"I think the the biggest mistake people make is latching onto the first idea that comes to them and trying to do that. It really comes to a thing that my folks taught me about money. Don't buy something unless you've wanted it three times. Similarly, don't throw in a feature when you first think of it. Think if there's a way to generalize it, think if it should be generalized. Sometimes you can generalize things too much. I think like the things in Scheme were generalized too much. There is a level of abstraction beyond which people don't want to go. Take a good look at what you want to do, and try to come up with the long-term lazy way, not the short-term lazy way." - Larry Wall
October 2012 Archives
The graph shows that while both parties have always been distinct in their ideology, since about World War 1 there's at least been some slight overlap. All that changed in the early 70's though, as successive Republican congresses became increasingly more conservative in their voting records, while Democratic congresses remained much the same. Today, there's no ideological overlap between members of the two parties.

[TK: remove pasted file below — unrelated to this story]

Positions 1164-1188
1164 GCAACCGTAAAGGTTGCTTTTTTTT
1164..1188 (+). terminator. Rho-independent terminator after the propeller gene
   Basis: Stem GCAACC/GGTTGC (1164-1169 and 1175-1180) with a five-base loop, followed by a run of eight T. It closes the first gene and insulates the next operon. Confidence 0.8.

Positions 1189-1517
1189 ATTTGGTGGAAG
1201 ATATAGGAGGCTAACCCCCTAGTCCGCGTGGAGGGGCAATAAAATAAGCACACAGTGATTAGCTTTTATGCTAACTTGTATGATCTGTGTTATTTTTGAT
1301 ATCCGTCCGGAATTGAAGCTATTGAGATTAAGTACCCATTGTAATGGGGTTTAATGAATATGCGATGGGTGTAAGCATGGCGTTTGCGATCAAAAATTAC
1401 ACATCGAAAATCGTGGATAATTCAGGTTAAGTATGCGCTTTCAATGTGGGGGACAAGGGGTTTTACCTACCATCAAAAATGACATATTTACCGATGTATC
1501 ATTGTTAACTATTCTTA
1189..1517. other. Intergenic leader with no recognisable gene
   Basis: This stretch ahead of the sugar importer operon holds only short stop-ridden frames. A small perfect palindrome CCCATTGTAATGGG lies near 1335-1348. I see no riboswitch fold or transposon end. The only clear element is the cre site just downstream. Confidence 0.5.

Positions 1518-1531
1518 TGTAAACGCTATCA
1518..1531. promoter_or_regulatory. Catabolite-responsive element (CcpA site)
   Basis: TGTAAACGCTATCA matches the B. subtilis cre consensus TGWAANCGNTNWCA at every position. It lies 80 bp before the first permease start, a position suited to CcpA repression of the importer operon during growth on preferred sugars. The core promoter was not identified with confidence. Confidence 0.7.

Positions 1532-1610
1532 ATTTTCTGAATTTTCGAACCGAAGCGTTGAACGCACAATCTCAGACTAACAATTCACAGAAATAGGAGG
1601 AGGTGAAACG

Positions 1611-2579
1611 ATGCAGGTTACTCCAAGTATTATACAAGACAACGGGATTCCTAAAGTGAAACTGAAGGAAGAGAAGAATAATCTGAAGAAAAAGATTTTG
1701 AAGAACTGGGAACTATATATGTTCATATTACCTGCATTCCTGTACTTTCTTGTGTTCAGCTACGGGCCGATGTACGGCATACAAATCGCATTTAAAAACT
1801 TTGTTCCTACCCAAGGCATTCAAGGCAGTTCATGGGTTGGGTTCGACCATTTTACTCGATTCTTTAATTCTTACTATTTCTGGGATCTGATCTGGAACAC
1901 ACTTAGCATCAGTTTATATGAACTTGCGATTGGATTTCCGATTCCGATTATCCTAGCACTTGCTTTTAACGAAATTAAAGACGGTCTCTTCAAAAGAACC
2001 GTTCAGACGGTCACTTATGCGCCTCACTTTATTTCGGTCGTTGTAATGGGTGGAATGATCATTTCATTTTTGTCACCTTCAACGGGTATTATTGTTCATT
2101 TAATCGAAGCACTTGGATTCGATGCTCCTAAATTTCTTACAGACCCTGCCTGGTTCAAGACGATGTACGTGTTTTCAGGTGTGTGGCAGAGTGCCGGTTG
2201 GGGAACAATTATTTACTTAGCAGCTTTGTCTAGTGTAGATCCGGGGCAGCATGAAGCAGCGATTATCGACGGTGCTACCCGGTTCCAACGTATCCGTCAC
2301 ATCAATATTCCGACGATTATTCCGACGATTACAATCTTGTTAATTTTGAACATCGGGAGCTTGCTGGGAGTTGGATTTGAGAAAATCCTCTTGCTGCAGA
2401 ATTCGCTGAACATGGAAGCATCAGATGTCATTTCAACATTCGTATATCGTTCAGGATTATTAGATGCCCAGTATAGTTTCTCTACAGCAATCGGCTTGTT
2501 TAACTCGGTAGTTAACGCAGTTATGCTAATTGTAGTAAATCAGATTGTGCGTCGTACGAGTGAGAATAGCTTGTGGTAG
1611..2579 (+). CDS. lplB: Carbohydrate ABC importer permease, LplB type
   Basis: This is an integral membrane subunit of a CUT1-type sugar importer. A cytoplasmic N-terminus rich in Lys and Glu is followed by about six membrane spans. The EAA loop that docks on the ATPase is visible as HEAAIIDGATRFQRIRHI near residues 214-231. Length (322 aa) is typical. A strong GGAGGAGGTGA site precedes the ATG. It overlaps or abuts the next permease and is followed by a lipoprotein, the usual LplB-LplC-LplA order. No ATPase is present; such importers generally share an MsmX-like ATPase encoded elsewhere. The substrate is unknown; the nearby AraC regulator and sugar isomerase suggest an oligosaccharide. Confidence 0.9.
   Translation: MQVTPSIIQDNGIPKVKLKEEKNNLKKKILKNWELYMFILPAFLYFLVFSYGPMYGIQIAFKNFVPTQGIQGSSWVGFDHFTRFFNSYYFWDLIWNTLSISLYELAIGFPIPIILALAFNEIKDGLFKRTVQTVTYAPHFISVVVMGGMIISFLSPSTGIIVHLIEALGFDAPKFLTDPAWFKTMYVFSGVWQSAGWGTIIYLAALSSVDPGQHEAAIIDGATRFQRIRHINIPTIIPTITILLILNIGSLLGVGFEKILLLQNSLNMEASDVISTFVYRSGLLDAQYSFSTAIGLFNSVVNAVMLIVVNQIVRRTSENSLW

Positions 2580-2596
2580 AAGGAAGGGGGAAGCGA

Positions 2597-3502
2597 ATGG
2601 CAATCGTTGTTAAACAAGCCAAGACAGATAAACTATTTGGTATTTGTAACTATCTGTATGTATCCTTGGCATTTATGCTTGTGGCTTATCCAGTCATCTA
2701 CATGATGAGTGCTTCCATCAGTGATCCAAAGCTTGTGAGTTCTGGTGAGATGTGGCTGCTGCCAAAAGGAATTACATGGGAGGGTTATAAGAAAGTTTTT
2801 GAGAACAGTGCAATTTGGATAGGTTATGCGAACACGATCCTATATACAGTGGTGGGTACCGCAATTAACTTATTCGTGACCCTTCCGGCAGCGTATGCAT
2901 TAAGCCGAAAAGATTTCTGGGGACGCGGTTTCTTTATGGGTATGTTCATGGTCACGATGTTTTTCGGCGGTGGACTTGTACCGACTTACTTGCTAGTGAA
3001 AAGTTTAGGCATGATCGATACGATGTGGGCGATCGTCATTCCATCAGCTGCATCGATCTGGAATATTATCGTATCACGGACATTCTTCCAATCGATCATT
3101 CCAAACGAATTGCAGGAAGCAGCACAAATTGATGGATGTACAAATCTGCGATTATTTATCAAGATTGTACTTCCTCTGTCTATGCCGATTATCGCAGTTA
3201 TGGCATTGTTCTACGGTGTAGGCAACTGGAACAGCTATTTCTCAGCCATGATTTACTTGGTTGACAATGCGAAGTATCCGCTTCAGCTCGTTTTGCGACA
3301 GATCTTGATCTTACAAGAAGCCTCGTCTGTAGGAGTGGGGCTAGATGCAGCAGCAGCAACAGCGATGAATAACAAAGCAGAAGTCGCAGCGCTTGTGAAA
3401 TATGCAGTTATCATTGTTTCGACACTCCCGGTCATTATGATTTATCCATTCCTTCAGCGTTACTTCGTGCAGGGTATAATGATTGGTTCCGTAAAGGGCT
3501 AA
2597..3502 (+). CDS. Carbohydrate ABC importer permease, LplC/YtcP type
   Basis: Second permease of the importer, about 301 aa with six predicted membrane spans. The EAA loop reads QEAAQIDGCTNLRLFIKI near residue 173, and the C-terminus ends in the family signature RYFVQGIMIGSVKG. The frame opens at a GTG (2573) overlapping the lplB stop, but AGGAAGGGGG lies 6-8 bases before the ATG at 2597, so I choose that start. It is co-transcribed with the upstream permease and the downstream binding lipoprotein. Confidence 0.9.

One of the many things wrong with insurance based medical care system.
You're probably having a heart attack. This could kill you. You need to come with us.
"No. It's too expensive. I can't."
He's got kids, and grandkids, and too much debt already. That's what he tells you. And you try to tell him that life is worth a hell of a lot more than money. Grandkids, right? You want to play with your grandkids.
"I don't want them to pay my bills."
"The results of our study indicate that young children's performance on sustained delay-of-gratification tasks can be strongly influenced by rational decision-making processes," the researchers conclude.
Something to think on next time you why a person on social assistance buys something extravagant.
The advent of Do Not Track threatens the barter system wherein consumers allow sites and third-party ad networks to collect information about their online activities in exchange for open access to maps, e-mail, games, music, social networks and whatnot.
The open-source world has learned to deal with a flood of new, oftentimes divergent, ideas using hosting services like GitHub -- so why can't governments? In this rousing talk Clay Shirky shows how democracies can take a lesson from the Internet, to be not just transparent but also to draw on the knowledge of all their citizens.